It’s been a while since I’ve been out on a training ride of any sort with the club let alone the Chain Gang. The last CG I took part in saw the pack immediately break away at the first roundabout leaving me and many others stranded before we’d even got a mile in. That was merely a poorly orchestrated CG though as usually riders would regroup to continue the team effort. Tuesdays CG was a much better experience, although my abilities were a little disappointing the group worked well together. A few things came to mind when I decided to drop out in the second half of the session though.. Here’s four useful tips that will help you develop you CG experience.
1. Bring your summer bike regardless of weather.
– I decided to take my Giant TCX as the weather was set to turn and I was feeling too lazy to clean my Scott. The TCX is a heavy commuter tank rolling on 32mm tyres with a small cyclo-cross rear cassette. This was of no benefit whatsoever. The wider tyres meant more resistance and the heavy bike meant more strain on my energy levels. It didn’t even rain!
2. ‘Last man’/’Clear’/’Out’ – Call out your position.
– It’s easy to forget to call your place whilst in a Chain Gang. Forgetting ‘last man’ (at the back) or ‘clear’ (when coming to the front of the slowing line) can mean others have to work harder to close gaps. This happened a few times on Tuesday meaning I had to commit more effort to closing the gap of the faster line which is unnecessary energy loss! If someone forgets, remind them! Equally don’t assume the positions of others will be the same throughout the session. People might not finish their turn and call out to move in to the slower line thus changing the order. Wait for the call or quick glance to see who’s remaining.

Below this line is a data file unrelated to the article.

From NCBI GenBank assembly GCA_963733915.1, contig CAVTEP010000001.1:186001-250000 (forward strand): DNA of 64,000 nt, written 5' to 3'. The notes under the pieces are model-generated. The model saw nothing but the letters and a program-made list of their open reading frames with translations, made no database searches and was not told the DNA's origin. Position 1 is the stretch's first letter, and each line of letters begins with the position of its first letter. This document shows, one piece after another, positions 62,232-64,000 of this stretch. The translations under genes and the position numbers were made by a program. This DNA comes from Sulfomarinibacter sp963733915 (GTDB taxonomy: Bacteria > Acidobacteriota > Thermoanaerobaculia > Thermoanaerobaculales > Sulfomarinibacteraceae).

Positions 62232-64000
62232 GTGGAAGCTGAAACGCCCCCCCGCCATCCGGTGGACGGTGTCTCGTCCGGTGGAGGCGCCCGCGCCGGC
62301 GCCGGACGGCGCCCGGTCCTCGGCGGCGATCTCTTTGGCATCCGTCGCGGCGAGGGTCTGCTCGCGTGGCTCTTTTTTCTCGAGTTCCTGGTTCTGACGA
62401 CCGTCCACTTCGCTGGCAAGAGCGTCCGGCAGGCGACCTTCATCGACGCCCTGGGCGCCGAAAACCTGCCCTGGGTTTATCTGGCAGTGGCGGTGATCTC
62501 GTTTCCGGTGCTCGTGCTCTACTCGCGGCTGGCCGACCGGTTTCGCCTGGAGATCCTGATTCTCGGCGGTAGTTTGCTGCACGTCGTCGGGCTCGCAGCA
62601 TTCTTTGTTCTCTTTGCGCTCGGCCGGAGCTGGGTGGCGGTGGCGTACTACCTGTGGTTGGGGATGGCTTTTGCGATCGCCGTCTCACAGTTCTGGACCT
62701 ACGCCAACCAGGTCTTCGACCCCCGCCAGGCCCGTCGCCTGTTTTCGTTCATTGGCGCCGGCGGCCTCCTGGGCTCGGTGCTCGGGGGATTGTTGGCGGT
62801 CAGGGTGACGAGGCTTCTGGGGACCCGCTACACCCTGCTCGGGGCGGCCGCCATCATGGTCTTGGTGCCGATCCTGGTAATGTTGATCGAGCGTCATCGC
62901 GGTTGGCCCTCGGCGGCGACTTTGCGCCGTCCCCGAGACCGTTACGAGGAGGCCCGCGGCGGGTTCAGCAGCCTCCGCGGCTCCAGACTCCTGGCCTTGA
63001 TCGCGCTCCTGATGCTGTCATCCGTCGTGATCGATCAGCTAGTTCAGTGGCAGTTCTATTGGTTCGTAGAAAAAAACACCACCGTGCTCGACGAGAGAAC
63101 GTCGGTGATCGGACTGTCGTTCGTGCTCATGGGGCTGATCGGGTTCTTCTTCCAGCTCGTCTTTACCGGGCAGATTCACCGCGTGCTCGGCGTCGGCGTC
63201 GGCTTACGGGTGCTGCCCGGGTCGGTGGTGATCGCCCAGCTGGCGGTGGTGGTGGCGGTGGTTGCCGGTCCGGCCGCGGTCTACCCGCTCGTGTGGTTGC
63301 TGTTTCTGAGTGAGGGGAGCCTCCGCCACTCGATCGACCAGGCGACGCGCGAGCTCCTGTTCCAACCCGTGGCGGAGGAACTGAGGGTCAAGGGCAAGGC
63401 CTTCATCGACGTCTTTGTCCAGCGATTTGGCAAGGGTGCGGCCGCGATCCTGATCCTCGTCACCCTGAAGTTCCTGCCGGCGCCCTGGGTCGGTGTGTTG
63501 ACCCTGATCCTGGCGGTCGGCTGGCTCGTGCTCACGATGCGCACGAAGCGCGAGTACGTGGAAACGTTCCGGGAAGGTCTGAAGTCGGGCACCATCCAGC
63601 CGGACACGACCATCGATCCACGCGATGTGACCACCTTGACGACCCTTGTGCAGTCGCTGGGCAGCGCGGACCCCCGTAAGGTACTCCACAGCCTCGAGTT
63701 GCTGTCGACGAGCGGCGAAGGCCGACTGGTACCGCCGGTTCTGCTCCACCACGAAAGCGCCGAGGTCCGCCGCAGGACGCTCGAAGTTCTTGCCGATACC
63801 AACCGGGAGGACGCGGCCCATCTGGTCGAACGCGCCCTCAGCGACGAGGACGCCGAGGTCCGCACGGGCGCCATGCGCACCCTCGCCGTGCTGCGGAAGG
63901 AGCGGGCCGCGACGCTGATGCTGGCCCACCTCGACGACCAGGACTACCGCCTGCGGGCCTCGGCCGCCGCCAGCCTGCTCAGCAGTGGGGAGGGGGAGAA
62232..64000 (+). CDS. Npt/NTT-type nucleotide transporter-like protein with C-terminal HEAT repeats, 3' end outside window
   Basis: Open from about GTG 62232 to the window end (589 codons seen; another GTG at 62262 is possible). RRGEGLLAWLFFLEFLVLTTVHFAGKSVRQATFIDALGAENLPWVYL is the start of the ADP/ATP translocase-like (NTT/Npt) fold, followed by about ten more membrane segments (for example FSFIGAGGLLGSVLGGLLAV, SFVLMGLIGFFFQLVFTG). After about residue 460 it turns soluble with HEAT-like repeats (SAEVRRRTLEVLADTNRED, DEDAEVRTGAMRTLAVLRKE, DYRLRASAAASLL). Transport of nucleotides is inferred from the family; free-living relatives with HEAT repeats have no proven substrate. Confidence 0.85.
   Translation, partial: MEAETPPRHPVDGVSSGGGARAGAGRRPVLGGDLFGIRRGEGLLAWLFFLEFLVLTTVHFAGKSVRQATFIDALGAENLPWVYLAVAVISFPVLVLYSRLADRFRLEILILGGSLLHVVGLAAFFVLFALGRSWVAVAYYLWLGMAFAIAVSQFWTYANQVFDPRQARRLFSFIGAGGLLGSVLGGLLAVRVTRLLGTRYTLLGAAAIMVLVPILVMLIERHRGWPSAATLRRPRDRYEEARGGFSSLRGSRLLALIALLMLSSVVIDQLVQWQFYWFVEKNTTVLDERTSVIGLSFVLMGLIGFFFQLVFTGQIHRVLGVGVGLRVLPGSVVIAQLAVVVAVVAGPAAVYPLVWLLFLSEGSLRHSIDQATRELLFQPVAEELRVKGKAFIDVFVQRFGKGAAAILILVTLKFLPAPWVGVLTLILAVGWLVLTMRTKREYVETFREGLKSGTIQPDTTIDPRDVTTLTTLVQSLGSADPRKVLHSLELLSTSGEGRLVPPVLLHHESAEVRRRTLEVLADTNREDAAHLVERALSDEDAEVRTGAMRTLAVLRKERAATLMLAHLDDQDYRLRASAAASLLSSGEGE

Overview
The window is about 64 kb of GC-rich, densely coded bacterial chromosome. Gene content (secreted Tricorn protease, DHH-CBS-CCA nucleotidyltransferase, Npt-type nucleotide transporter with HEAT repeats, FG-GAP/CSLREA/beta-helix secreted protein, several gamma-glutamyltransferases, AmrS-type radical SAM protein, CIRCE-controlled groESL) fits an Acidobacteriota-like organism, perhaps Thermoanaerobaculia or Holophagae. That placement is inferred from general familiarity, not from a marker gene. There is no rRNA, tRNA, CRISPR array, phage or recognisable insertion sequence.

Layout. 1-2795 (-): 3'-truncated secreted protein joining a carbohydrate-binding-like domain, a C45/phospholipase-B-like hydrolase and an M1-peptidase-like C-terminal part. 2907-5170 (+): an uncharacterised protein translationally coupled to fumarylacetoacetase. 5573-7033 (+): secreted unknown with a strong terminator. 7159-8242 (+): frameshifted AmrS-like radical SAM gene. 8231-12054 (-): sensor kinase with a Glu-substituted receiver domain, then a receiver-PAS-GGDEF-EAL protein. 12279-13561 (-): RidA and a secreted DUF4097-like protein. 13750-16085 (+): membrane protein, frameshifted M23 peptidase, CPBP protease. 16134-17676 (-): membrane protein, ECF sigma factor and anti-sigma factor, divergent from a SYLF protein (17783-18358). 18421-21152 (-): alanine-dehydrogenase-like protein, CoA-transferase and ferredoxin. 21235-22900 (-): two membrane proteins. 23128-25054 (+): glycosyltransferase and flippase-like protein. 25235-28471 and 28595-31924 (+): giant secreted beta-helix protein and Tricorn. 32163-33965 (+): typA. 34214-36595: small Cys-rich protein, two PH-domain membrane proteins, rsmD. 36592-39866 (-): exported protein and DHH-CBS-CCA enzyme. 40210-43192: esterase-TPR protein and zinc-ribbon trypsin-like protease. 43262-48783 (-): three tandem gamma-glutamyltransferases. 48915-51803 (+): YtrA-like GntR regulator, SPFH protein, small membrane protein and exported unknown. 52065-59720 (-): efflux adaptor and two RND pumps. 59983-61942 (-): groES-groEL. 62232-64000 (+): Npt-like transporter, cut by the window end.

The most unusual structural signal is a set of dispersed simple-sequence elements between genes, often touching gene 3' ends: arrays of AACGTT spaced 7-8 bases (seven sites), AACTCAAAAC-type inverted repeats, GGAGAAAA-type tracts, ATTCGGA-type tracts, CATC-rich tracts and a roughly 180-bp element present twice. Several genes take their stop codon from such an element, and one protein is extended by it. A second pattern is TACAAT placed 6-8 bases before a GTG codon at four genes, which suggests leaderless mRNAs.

3. ‘Don’t zone out’
Relating to point 2, zoning out can be dangerous and break the groups efforts. So focused on breathing, what’s in front, keeping up or simply not getting dropped. It’s very easy to zone out, over concentrate or over focus on ability forgetting about what’s happening around you. At the turnaround point we regrouped and began picking up the pace – I was done at this point, body saying ‘PLEASE NO MORE’ with my mind saying ‘Don’t humiliate your self by being dropped’. There was a van parked at the side of the group and my concentration wandered, the group moved out towards the right, the wheel in front brushing mine, I look up to swiftly react narrowly avoiding the van. A close call indeed.
4. If you’re pretty much at the end of your ability, drop out – swallow your pride.
There’s no shame in getting dropped, it’s part of the experience with a Chain Gang so don’t push your self to the point where you put others in danger. It’s much safer to stop and use it as a point to beat next time, than pushing beyond and ending up blacking out!